“New Swedish ambassador to combat trafficking in human beings”

Opinion article, Dagens Nyheter (DN Debatt), 4 May 2016

Sweden is intensifying its efforts to combat the exploitation of women, children and poor people in the world. As the world’s first feminist government, we are creating a new position for an ambassador to combat trafficking in human beings. The position may serve as an important instrument in international cooperation, write Minister for Gender Equality Åsa Regnér and Minister for Foreign Affairs Margot Wallström.

Trafficking in human beings is one of the most serious forms of organised crime and a modern form of slavery. It is a violation of human rights and has a very strong gender equality and child rights perspective. This is why, as the world's first feminist government, we are now creating a new position for an ambassador to combat trafficking in human beings.

It is estimated that more than two million people are trafficked into slavery each year. Almost four fifths of the victims – mostly women and underage girls – are sold into the sex industry. Human trafficking does not affect individuals alone; it impacts the very structure of a democratic society by stripping individuals of their integrity and human dignity. It is a consequence of poverty and corruption, but also of a lack of gender equality. In many parts of the world, women and children are in an extremely vulnerable situation.

The offence of trafficking in human beings is a supply chain offence, consisting of many different stages, including the recruitment and transportation of victims, prostitution, trafficking in human organs or exploitation on the labour market. This criminal activity most often crosses national borders and involves serious violations of human rights.

The Government wants Sweden to be a strong voice in the world for gender equality and human rights. Women and men must have the same power to shape society and their own lives; children's rights must be strengthened. This means that the particular vulnerability of women and girls to human trafficking must be combated with the best possible measures. Sweden's efforts must contribute to achieving the goals of the 2030 Agenda on gender equality and children's rights. The transnational nature of the crime also demands effective international cooperation and increased coordination alongside national measures.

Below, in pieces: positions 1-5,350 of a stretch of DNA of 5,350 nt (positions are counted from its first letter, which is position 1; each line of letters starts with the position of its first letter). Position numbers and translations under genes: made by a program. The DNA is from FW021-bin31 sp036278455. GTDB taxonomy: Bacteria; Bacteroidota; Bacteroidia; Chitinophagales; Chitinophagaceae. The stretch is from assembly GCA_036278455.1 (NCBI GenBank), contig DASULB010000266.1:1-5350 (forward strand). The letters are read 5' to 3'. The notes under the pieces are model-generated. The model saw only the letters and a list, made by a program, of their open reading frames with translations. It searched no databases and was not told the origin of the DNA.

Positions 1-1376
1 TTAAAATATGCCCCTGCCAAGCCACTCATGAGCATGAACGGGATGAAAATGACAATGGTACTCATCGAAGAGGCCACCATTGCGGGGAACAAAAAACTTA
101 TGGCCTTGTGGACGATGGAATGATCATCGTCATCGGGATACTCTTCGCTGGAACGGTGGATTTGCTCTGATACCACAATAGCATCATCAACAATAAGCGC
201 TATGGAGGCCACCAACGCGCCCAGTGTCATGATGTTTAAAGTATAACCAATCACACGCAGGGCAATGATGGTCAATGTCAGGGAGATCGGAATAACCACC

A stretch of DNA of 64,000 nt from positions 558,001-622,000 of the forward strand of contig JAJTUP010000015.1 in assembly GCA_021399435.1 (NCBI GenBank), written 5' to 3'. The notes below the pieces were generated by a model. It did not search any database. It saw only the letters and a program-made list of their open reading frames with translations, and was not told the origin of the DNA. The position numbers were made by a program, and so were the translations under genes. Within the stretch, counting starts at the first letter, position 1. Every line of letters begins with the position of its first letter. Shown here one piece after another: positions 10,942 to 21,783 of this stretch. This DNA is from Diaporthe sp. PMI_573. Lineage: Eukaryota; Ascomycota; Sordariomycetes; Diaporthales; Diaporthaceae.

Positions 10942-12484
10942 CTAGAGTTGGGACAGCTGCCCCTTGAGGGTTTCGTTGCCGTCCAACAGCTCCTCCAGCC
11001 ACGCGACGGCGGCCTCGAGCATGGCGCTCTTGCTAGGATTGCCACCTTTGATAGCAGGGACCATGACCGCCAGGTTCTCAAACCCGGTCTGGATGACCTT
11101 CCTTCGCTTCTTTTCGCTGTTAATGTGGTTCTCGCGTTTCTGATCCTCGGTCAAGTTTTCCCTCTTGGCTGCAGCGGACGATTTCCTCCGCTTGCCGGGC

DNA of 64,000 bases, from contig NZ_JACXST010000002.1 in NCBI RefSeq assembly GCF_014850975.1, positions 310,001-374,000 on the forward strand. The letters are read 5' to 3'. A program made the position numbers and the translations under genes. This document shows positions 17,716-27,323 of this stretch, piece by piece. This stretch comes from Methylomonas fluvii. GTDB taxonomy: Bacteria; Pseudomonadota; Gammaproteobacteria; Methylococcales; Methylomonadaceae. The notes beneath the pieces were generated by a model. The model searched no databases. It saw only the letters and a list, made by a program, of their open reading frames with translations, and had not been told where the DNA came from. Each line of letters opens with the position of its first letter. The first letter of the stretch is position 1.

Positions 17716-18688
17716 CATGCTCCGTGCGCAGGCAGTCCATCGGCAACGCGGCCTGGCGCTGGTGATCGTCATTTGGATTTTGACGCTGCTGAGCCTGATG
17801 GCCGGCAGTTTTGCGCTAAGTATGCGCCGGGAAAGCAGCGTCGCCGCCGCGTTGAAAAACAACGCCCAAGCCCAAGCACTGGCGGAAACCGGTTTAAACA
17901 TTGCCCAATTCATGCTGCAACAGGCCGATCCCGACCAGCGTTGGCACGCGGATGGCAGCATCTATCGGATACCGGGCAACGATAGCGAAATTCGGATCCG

This is why the Government is creating a new position as Sweden's ambassador to combat trafficking in human beings. It will send an important political signal to the international community that Sweden is intensifying its efforts to combat human trafficking and the exploitation of women and children and of poor and desperate people throughout the world. Ongoing wars and conflicts, and the ensuing migration, have further aggravated the situation for many women and girls at risk of being exploited and abused.

The ambassador will strengthen Sweden's international profile as a leading human rights defender. At the same time, the position may serve as an important instrument for concrete measures to improve the effectiveness of international efforts and cooperation. Through the ambassador's work, Sweden will also help to ensure that particular attention is paid to the gender equality perspective in international efforts to combat trafficking in human beings. Sweden has much to contribute, and as a nation it can serve as a good example through the Swedish Sexual Purchases Act.

The ambassador will facilitate dialogue between various governments, national agencies and international organisations on issues focusing on the prevention of and protection against trafficking in human beings, and on the prosecution of perpetrators. The position will contribute to increased knowledge and quality in the work of relevant Swedish government agencies.